As part of a home renovation project, I’m having a few windows replaced. It’s a great time to be thinking about windows because my new garden is still in its formative stages.

When I’m indoors, I like to stand or sit right next to a window and drink in the light, the air, the view. To make that easier, I had a main window of our living room extended at the bottom, so it is only 18 inches above the floor. Now I can see out into the back garden from any chair in that room. A window on the front of the house was also enlarged, and from it I will be able to see the entire front garden at a glance. I so appreciate being able to make these changes to bring the garden into the house.


The new bedroom window opens a view into Dinosaur Alley, framing a young native pinyon pine (which will one day obscure the neighbor’s window).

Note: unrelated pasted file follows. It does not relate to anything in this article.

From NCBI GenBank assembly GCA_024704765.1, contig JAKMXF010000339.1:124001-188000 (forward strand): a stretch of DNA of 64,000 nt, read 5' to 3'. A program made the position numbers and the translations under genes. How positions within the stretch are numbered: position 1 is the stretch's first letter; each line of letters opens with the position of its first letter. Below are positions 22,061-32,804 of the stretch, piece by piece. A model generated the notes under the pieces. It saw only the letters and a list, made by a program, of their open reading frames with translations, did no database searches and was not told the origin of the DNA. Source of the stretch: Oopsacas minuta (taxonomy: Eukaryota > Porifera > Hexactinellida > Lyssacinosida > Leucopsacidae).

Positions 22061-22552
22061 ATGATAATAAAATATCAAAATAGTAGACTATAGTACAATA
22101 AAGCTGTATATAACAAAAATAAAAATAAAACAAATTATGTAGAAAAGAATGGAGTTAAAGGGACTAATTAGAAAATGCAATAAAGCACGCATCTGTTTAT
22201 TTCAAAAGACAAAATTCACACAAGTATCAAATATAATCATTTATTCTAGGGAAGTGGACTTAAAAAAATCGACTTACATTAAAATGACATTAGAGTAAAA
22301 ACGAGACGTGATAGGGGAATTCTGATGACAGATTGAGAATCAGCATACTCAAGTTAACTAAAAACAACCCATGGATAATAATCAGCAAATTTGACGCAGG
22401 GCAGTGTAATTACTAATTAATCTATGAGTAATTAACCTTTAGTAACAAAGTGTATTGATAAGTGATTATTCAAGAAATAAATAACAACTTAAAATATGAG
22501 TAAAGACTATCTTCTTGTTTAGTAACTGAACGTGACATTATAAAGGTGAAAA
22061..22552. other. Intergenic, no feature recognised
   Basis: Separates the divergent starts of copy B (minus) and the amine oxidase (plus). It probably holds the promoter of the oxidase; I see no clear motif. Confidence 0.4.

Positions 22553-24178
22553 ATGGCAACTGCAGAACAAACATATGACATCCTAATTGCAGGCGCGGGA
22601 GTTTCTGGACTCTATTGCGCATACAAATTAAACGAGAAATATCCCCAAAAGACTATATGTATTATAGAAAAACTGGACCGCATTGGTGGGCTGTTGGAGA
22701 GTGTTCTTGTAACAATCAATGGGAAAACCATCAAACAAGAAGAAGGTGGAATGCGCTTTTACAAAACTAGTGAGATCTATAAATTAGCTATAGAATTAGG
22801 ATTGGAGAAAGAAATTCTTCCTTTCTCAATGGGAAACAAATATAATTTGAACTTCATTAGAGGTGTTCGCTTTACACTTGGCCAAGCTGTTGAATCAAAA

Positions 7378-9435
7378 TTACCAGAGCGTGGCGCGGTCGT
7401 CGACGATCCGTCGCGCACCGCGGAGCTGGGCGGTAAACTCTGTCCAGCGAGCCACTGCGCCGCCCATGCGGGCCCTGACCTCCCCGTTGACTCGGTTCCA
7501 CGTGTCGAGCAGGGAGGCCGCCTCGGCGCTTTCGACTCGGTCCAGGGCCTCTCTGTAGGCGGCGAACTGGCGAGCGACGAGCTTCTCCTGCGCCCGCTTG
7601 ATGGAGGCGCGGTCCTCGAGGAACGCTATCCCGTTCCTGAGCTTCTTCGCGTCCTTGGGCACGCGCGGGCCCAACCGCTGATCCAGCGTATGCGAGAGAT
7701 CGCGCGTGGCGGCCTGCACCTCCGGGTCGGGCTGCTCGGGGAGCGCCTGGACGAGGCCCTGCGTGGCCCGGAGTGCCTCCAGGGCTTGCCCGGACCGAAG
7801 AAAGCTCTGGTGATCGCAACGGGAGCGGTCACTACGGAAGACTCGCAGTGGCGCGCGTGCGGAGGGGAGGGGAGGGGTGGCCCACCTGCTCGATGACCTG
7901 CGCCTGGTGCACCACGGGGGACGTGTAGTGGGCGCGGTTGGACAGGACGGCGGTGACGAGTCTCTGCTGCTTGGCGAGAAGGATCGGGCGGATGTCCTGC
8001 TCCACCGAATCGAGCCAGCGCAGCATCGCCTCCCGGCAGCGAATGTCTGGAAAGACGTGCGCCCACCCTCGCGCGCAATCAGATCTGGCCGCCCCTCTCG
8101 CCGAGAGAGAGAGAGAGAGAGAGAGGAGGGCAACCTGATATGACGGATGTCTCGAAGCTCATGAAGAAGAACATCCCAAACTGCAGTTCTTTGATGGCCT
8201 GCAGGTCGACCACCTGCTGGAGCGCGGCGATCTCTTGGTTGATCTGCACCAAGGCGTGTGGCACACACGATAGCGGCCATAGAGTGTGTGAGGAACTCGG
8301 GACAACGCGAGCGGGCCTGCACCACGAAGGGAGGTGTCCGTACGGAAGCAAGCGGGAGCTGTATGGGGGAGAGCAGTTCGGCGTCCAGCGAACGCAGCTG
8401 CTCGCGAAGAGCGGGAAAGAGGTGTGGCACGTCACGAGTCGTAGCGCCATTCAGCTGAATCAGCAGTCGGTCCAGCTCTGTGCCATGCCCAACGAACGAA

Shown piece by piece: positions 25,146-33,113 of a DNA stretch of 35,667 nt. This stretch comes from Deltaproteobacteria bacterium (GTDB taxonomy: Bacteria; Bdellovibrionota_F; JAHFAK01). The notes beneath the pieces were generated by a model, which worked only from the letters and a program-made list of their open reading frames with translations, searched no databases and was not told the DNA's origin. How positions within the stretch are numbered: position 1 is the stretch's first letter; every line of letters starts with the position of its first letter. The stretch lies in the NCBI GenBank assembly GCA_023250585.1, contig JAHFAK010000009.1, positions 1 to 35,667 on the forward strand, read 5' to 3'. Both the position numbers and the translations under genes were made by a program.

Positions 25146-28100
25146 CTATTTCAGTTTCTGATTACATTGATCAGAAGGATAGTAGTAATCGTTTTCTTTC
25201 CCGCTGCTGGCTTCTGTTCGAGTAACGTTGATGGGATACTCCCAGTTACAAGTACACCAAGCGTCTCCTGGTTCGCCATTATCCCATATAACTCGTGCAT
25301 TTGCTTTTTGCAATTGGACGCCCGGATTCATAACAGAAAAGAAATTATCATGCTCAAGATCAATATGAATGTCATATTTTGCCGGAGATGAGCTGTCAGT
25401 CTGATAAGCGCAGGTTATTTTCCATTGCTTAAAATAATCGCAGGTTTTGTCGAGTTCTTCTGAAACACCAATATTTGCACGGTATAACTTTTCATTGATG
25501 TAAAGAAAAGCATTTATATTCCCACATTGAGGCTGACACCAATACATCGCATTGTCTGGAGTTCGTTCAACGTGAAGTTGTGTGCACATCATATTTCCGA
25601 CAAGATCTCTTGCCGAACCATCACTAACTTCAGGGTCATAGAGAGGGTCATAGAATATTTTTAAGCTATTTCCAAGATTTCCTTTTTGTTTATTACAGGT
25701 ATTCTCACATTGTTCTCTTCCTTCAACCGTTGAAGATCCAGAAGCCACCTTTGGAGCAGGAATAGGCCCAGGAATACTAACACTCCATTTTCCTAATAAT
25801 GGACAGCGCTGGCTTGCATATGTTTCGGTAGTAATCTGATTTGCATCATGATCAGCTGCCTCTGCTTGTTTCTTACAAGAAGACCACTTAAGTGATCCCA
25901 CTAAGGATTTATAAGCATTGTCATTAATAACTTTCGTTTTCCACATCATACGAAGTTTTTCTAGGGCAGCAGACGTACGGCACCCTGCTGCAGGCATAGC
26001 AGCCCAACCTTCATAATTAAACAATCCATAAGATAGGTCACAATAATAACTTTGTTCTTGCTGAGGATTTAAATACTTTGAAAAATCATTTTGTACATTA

In the groundbreaking architectural book A Pattern Language, Christopher Alexander et al discuss how important the quality of indoor light is to our comfort. They advocate placing windows on two walls of every room in order to reduce glare, moderate the gradient from dark to light within the room, and allow people to visually perceive more details, including facial expressions.

My house was built with a windowless north wall, which made that relatively dark end of the house even darker. So I had two tall, narrow windows added on that side — one in the bedroom and one in my office. In addition to letting in more light, these windows allow views of the north side of the yard, which I’ve named Dinosaur Alley. (The lawn there was smothered last year and my copious leaf mulch likened to dinosaur poop). Just a few months ago, I planted hundreds of fragrant bulbs all along that side, and I’m eagerly anticipating the delightful smells that will waft indoors through the new windows.

Of course, it’s a mess right now, but we gardeners are used to seeing past what exists to what (we hope) will eventually be there. It’s good practice for my imagination.